Covariance Structures

Here we describe the covariance structures which are currently available in mmrm.

Introduction

We use some concepts throughout the different covariance structures and introduce these here.

Covariance and Correlation Matrices

The symmetric and positive definite covariance matrix \[ \Sigma = \begin{pmatrix} \sigma_1^2 & \sigma_{12} & \dots & \dots & \sigma_{1m} \\ \sigma_{21} & \sigma_2^2 & \sigma_{23} & \dots & \sigma_{2m}\\ \vdots & & \ddots & & \vdots \\ \vdots & & & \ddots & \vdots \\ \sigma_{m1} & \dots & \dots & \sigma_{m,m-1} & \sigma_m^2 \end{pmatrix} \] is parametrized by a vector of variance parameters \(\theta = (\theta_1, \dotsc, \theta_k)^\top\). The meaning and the number (\(k\)) of variance parameters is different for each covariance structure.

In many covariance structures we use the decomposition \[ \Sigma = DPD \] where the diagonal standard deviation matrix is \[ D = \begin{pmatrix} \sigma_1 & 0 & \cdots & & 0 \\ 0 & \sigma_2 & 0 & \cdots & 0 \\ \vdots & & \ddots & \ddots & \vdots \\ & & & \sigma_{m-1} & 0 \\ 0 & \cdots & & 0 & \sigma_m \end{pmatrix} \] with entries \(\sigma_i > 0\), and the symmetric correlation matrix \(P\) is \[ P = \begin{pmatrix} 1 & \rho_{12} & \rho_{13} & \cdots & \cdots & \rho_{1,m-1} \\ \rho_{12} & 1 & \rho_{23} & \ddots & & \vdots \\ \rho_{13} & \rho_{23} & \ddots & \ddots & \ddots & \vdots \\ \vdots & \ddots & \ddots & \ddots & \rho_{m-2,m-1} & \rho_{m-2,m} \\ \vdots & & \ddots & \rho_{m-2,m-1} & 1 & \rho_{m-1,m} \\ \rho_{1, m-1} & \cdots & \cdots & \rho_{m-2,m} & \rho_{m-1,m} & 1 \end{pmatrix} \] with entries \(\rho_{ij} \in (-1, 1)\). Since these covariance structures assume different variances for each time point they are called “heterogeneous” covariance structures. Assuming a constant \(\sigma = \sigma_1 = \dotsb = \sigma_m\) gives a “homogeneous” covariance structure instead.

Transformation to Variance Parameters

For standard deviation parameters \(\sigma\) we use the natural logarithm \(\log(\sigma)\) to map them to \(\mathbb{R}\). For correlation parameters \(\rho\) we consistently use the transformation \[ \theta = f(\rho) = \mathop{\mathrm{sign}}(\rho) \sqrt{\frac{\rho^2}{1 - \rho^2}} \] which maps the correlation parameter to \(\theta \in \mathbb{R}\). It has the inverse \[ \rho = f^{-1}(\theta) = \frac{\theta}{\sqrt{1 + \theta^2}}. \] This is important because the resulting variance parameters \(\theta\) can be optimized without constraints over the whole of \(\mathbb{R}\).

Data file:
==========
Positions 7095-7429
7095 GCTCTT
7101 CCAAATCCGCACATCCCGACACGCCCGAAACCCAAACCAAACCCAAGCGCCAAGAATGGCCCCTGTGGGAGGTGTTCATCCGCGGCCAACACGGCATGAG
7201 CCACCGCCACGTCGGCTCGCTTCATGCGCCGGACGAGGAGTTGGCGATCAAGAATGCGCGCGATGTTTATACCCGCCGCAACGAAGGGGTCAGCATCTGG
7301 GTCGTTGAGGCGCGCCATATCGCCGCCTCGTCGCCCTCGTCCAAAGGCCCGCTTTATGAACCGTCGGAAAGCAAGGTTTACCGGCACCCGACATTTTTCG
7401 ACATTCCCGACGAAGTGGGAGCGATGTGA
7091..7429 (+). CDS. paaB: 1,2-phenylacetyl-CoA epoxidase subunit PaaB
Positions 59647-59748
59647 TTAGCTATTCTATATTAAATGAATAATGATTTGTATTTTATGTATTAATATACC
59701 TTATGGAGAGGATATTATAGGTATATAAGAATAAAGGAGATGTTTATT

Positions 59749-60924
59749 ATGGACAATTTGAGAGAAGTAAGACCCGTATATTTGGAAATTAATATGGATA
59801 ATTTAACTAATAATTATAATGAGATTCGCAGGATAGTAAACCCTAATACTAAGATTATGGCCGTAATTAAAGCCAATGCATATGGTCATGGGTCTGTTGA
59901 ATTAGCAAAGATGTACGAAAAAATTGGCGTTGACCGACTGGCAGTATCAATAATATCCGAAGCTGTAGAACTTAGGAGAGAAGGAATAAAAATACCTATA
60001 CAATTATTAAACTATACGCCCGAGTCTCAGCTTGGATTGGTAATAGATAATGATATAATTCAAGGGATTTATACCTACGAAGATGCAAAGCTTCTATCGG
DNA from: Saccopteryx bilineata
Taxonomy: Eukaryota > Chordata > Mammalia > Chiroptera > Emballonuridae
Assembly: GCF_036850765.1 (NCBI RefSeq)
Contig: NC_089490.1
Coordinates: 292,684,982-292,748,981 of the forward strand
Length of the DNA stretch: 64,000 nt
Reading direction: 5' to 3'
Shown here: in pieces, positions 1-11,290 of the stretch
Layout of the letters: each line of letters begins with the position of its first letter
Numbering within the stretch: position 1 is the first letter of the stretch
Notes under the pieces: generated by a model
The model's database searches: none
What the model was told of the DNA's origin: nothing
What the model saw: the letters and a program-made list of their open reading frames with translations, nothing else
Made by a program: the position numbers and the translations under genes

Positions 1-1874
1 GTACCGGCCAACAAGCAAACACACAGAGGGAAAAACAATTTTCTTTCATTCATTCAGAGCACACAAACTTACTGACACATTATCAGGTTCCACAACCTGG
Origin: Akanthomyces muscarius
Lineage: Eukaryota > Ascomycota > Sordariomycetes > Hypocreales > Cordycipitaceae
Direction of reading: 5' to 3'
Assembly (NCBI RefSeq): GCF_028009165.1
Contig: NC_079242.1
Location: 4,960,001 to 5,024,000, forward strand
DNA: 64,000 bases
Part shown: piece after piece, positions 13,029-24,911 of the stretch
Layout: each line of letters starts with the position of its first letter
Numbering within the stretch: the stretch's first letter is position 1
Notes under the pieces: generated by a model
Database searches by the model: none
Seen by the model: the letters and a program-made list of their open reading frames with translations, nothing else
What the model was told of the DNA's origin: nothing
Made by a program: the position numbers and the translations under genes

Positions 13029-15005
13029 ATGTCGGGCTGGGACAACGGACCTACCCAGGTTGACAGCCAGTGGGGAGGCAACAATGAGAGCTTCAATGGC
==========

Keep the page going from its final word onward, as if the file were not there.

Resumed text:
Covariance Structures

Unstructured (us)

Any covariance matrix can be represented by this saturated correlation structure. Here \(k = m (m+1) / 2\). See the algorithm vignette for details.

Homogeneous (ad) and Heterogeneous Ante-dependence (adh)

The ante-dependence correlation structure (Gabriel 1962) is useful for balanced designs where the observations are not necessarily equally spaced in time. Here we use an order one ante-dependence model, where the correlation matrix \(P\) has elements \[ \rho_{ij} = \prod_{k=i}^{j-1} \rho_k. \] So we have correlation parameters \(\rho_k\), \(k = 1, \dotsc, m-1\).

We use a heterogeneous covariance structure to allow for different within subject variances. So here we can identify \[ \theta = (\log(\sigma_1), \dotsc, \log(\sigma_m), f(\rho_1), \dotsc, f(\rho_{m-1})) \] and we have in total \(2m - 1\) variance parameters. Assuming a constant variance yields a homogeneous ante-dependence covariance structure with total \(m\) variance parameters.

Note our naming convention for the homogeneous and heterogeneous covariance structures that a suffix h is used to denote the heterogeneous version, e.g, ad for homogeneous and adh for heterogeneous ante-dependence. This is different from the name used in SAS for ante-dependence covariance structure, where ANTE(1) refers to heterogeneous ante-dependence covariance structure and a homogeneous version is not provided in SAS.

Homogeneous (toep) and Heterogeneous Toeplitz (toeph)